Until the dreadful killing of Jo Cox last week, the last British MP to be murdered on duty, so to speak, was Ian Gow in 1990. Thankfully, it’s so rare an occurrence that there’s no standard commemorative protocol to be invoked on these occasions.
Jeremy Bentham, philosopher and social reformer, gave clear instructions in his will for the treatment of his body post-mortem. When he died, which he did in 1832, his ‘dear friend’ Doctor Southwood Smith was to ‘take my body under his charge and take the requisite and appropriate measures for the disposal and preservation of the several parts of my bodily frame in the manner expressed in the paper annexed to this my will and at the top of which I have written Auto Icon’.
Here (she thinks, in squirrel thoughts) I will have my monument, atop this hard, massive thing created by the ancient humans. And like the ancient humans, I will be displayed in a noble pose, the great matriarch of my squirrel clan.
There are several hills in southern England named for St. Catherine of Alexandria, one of the most venerated saints in the Medieval Church, held in high esteem for her intercessory powers. This one on the edge of Winchester was formed, like all the chalk lands of this region, by the geological processes of the Late Cretaceous epoch.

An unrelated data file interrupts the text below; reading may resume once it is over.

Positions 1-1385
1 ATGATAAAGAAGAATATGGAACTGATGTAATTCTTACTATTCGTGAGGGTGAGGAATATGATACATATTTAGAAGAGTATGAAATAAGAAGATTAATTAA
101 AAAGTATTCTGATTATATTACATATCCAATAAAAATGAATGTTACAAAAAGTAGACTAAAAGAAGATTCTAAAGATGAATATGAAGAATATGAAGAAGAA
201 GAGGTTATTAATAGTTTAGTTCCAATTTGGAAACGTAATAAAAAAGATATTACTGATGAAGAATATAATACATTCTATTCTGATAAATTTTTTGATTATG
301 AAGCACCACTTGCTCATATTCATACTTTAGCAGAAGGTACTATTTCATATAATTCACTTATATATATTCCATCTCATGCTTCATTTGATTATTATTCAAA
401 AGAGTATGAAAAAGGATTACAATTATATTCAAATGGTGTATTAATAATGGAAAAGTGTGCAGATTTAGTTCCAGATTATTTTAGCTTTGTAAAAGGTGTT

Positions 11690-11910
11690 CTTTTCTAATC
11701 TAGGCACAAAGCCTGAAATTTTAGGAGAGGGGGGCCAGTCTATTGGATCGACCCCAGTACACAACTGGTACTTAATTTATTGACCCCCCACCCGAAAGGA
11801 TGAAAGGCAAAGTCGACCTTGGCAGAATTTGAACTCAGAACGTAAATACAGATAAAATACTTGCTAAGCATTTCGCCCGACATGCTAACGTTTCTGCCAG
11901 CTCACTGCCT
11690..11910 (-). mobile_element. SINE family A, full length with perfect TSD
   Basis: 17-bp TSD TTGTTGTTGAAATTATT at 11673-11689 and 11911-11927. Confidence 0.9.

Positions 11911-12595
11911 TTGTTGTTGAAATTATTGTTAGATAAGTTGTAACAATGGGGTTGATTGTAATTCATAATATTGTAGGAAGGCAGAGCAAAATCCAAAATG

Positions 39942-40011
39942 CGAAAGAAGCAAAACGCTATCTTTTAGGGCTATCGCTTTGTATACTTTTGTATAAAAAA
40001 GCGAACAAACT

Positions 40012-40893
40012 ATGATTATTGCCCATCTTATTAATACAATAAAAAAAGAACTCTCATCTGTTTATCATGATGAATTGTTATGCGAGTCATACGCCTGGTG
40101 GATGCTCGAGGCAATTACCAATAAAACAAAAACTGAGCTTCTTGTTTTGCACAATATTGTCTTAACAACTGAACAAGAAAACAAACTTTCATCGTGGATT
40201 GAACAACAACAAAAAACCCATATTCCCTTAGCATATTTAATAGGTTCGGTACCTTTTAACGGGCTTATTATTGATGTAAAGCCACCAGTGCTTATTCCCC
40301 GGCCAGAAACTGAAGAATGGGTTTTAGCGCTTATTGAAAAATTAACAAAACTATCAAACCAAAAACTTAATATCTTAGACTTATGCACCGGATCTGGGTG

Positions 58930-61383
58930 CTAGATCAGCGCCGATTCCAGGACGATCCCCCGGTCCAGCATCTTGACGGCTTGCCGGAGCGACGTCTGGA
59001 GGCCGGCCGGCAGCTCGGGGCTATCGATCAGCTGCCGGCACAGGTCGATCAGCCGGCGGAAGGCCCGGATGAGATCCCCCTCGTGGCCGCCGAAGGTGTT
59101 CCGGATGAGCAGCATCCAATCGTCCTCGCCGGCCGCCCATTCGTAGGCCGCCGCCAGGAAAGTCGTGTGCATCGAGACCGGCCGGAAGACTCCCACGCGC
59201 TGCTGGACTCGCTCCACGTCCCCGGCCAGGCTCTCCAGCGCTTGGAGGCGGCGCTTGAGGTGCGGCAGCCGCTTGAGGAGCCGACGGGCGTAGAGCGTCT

This terrific sculpture of the Green Man by Toin Adams stands in a cramped space in the Custard Factory in Birmingham. The site was once the home to Alfred Bird & Sons Ltd, manufacturers of the famed Bird’s Custard Powder, and is now an office/retail location.
There are only two native toad species in Britain and one of these, the Natterjack Toad, is rare, confined mainly to a few coastal sites. So the chances are that if you come across one in the wild it will be a Common Toad.
It’s more than ten years since I last walked past Tate & Lyle’s Thames Refinery, and I remember the heady aroma of sugar processing as being more pervasive, much denser and sweeter, than it is now. A trick of the memory, probably.